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Not So “Fresh” Label and Advertising Claims Can Result In Litigation

“Fresh” is quickly becoming a not-so-fresh battleground for consumer-brought false advertising lawsuits as we see more and more actions challenging the use of “fresh” in advertising and labels for food and beverages.

Most recently, a federal district court in Illinois certified a class of consumers who claim that they were misled into believing that single-serving coffee cartridges contained “fresh” coffee, when in reality it was instant coffee. In another case filed this year in New Jersey, Whole Foods and Wegmans were sued for using the terms “baked fresh” or “fresh baked” in connection with their breads – the lawsuit claimed that these phrases indicated that the breads were made from scratch when instead the products were simply re-heated in the store (the suit was since dismissed on “standing” and injury issues).  And, an Australian court recently ruled that the Coles supermarkets could not use “Freshly Baked” to describe bread that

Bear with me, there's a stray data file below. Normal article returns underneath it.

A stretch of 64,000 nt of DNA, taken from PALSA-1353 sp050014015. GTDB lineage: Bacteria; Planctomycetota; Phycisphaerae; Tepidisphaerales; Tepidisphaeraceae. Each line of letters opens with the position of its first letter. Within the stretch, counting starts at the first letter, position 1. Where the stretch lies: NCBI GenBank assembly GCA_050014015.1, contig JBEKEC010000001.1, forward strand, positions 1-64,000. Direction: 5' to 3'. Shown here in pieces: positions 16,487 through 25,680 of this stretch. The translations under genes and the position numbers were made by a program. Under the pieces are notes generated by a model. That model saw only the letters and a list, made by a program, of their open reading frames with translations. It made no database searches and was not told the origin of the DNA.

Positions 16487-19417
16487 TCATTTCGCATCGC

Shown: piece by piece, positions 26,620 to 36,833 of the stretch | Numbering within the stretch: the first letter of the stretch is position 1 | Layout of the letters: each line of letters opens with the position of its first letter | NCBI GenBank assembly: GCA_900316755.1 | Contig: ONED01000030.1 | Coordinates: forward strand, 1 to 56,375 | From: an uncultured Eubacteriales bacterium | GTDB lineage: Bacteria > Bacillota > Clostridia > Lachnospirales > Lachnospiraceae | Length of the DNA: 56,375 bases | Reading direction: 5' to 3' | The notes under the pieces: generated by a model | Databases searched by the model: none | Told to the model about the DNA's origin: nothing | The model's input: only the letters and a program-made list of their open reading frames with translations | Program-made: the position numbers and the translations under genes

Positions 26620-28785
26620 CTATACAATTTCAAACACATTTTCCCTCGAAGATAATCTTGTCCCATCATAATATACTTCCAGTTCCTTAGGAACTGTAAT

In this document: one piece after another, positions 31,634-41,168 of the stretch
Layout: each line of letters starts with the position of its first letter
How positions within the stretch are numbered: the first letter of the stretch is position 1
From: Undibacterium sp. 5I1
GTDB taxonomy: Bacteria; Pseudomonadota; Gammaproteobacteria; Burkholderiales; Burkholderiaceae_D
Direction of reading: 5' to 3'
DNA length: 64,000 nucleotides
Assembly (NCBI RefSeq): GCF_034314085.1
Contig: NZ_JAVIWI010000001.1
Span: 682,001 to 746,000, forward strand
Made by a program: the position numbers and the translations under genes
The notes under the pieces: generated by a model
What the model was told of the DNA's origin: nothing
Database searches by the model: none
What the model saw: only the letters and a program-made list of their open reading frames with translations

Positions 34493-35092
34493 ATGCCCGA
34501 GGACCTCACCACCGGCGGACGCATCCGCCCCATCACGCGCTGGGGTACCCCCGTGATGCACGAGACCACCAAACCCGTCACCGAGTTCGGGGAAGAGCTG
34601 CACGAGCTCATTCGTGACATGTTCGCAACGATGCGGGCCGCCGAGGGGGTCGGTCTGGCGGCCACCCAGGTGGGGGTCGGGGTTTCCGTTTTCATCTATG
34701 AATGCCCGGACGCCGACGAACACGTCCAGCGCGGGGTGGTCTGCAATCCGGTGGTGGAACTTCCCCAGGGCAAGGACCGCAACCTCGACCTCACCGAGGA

What do FDA’s Preventive Controls Rules Actually Mean?

St. Louis Partner Brandon Neuschafer authored an article Nov. 10 in Refrigerated & Frozen Foods magazine concerning the FDA’s Preventive Controls Rules. Released on Sept. 10, the rules aim to shift the focus of U.S. food safety away from incident response and toward prevention. “FDA expects that many large facilities are already doing a vast majority of what is now being required,” Neuschafer wrote. “Those facilities may still need to develop additional documentation or tweak procedures. Interesting and complicated issues swirl around companies who are not themselves food facilities, but are technology and equipment providers to such facilities.” Click here to read his full article.